Two part post on why you should look deeper into data than just the headlines.
The tech industry has been kicking up a fuss about Yahoo CEO Marissa Mayer demanding that Yahoo employees who previously worked from home report into the office.
I’m not going to pretend I can offer any more insightful debate on why this is a good or a bad move by Mayer because frankly people with far more knowledge of Yahoo have definitely covered it. But, one thing that stands out for me is that apparently Mayer based her decision on how hard the tele-commuting employees were working on data from how often they were logging into Yahoo’s VPN. To base a decision on such high level data as that is in my opinion foolish.
My personal experience is that I work from home and there could be entire days that go by where I don’t log into my work’s internal system. It doesn’t mean I’m not working, it means I’m working on something that doesn’t require me to login.
If you aren’t getting the right results from your staff who are working from home it doesn’t mean you have a bad model it means you have bad people. There’s a difference.
As an employer you limit employing people who can commute easily to an office then you limit the pool in which you can hire talent. If you as an employee limit where you work to an easily commutable distance then you limit the type of company you can work for.
If Meyer had looked at the deeper analytics I am sure she would have found the problem lay with individuals and not the work from home model.
As with all things in tech what’s hot usually transcends into the mainstream, especially with business. Mobile & Social have been hot for years now and they are definitely hot topics in business now too.
That said I’ve lost count of the amount of businesses that have approached me requesting a mobile app for transacting purchases of their products to their customers. These business owners have been fed a diet of mobile buzz words at conferences and have come to the conclusion that they need a mobile app.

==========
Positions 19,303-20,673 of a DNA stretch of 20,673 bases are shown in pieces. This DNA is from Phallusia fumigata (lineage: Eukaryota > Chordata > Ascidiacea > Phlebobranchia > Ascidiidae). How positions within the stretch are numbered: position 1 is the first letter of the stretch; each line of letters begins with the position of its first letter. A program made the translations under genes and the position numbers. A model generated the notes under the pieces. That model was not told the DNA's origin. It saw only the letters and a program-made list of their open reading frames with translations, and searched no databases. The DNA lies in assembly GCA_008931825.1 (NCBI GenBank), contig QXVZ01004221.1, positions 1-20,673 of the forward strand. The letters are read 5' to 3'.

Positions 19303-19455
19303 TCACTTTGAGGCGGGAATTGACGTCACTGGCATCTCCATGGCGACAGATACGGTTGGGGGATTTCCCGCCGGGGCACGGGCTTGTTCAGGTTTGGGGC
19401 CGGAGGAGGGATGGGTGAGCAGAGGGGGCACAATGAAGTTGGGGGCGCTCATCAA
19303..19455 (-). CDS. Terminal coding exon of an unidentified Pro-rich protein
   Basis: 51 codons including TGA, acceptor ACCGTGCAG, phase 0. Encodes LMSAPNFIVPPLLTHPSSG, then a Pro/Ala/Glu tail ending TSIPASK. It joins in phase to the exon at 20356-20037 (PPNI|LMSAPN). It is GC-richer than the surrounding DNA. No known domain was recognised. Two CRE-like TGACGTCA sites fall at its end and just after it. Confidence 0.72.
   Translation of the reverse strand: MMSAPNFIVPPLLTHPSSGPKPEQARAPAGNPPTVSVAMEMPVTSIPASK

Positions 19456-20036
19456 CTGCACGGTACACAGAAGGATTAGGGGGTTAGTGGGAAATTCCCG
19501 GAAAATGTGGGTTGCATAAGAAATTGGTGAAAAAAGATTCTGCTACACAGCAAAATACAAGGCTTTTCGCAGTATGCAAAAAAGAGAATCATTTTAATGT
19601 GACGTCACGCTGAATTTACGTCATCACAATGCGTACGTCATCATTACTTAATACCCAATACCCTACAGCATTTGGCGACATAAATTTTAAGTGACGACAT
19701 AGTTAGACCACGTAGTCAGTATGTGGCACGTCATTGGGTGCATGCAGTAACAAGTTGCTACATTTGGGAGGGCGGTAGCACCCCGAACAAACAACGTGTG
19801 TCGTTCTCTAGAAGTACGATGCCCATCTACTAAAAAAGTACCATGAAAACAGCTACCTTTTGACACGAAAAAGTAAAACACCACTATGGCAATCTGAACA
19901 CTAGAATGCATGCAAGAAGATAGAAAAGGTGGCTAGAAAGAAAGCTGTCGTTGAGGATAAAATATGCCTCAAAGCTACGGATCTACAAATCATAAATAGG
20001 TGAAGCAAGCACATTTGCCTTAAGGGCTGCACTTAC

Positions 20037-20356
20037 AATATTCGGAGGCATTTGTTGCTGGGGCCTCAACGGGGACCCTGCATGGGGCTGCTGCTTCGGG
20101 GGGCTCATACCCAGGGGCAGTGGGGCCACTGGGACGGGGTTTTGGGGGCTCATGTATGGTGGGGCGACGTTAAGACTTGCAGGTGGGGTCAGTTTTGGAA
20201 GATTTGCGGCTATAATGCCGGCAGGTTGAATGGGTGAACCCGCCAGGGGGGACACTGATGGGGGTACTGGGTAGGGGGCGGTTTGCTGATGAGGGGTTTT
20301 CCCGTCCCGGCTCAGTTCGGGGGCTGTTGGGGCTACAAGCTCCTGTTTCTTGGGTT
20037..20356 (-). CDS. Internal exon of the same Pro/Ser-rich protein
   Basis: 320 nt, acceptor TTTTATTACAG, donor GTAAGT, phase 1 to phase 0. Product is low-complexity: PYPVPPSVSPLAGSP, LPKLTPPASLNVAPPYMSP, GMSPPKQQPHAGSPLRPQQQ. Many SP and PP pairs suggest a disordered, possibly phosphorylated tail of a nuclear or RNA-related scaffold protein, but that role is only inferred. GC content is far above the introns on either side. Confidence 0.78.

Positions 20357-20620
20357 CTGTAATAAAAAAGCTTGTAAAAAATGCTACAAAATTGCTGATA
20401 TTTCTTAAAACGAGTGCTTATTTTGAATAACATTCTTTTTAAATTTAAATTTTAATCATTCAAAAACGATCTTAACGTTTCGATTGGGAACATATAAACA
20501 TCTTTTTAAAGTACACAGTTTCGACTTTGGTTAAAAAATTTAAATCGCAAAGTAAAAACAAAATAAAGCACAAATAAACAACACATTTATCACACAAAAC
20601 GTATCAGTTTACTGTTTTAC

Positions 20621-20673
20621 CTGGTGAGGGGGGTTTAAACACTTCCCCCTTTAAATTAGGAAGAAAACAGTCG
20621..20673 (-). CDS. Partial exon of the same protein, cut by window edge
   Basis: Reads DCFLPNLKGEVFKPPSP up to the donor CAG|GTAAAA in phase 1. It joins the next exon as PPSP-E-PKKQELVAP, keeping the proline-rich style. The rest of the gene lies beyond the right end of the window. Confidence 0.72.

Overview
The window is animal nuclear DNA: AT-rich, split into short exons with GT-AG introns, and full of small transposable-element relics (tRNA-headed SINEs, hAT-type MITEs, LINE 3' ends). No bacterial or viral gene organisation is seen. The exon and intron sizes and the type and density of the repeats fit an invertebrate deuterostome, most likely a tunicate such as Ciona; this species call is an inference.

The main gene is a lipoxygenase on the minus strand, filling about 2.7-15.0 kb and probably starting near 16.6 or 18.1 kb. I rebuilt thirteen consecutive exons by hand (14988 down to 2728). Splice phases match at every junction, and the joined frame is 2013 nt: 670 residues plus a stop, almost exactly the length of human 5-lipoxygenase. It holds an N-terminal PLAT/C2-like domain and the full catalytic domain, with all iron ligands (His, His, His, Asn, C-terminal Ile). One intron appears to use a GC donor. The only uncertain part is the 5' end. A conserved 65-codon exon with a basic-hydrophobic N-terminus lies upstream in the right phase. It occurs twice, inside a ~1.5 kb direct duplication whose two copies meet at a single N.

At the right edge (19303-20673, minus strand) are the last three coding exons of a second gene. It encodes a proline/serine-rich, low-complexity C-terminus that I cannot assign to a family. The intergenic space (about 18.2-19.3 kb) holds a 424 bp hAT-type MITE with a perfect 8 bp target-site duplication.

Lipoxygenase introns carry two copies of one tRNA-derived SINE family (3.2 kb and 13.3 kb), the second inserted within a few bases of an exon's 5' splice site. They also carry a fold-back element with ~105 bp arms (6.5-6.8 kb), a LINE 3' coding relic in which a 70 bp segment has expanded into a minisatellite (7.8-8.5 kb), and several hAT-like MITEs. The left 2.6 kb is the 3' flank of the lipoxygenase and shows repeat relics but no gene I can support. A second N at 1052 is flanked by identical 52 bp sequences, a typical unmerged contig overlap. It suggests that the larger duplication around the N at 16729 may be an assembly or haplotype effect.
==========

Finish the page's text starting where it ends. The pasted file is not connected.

It’s important for me to point out at this time that I am not stating that businesses who sell products online shouldn’t be investing in mobile, or at least thinking about it. What I am saying is that these business owners always seem to use one headline statistic to base their decision and that is simply the percentage of World Wide Web traffic that is now made up from mobile devices. The percentage of course is always changing depending on how you compile the statistics but generally it always seems to be at least one 3rd of internet traffic is currently from a mobile device.
So as a owner of a business selling products online of course you are right to want to invest in a mobile app right? Not necessarily. What you should do is firstly base your decision on your own statistics of how many people are viewing your site on a mobile device. If it is as high as the other statistics you read or higher then you are right to consider an app but the big statistic you really need to be looking at is the conversion rate from mobile users of how many people actually buy your products on a mobile app.
If you’re a giant in eCommerce then of course mobile app development is for you. But if selling online is just a part of your business then you should really research whether it is currently a worthy investment carefully. Creating a mobile app will not only require heavy investment of resources to maintain it also. If it isn’t being utilised it’s a waste of resource and money.
I’d recommend checking deeper into your analytics, spot if your customers are buying on their mobile devices. Further still contact your customers and find out if they would use your mobile app.
A provider of software within the industry I work in launched a mobile app platform. The headline statistics they used were based on mobile traffic and not conversions. In the case of this software company they haven’t even perfected their main product let alone their eCommerce product. So to waste resources on an untested channel seems daft.
That’s why the statistics matter!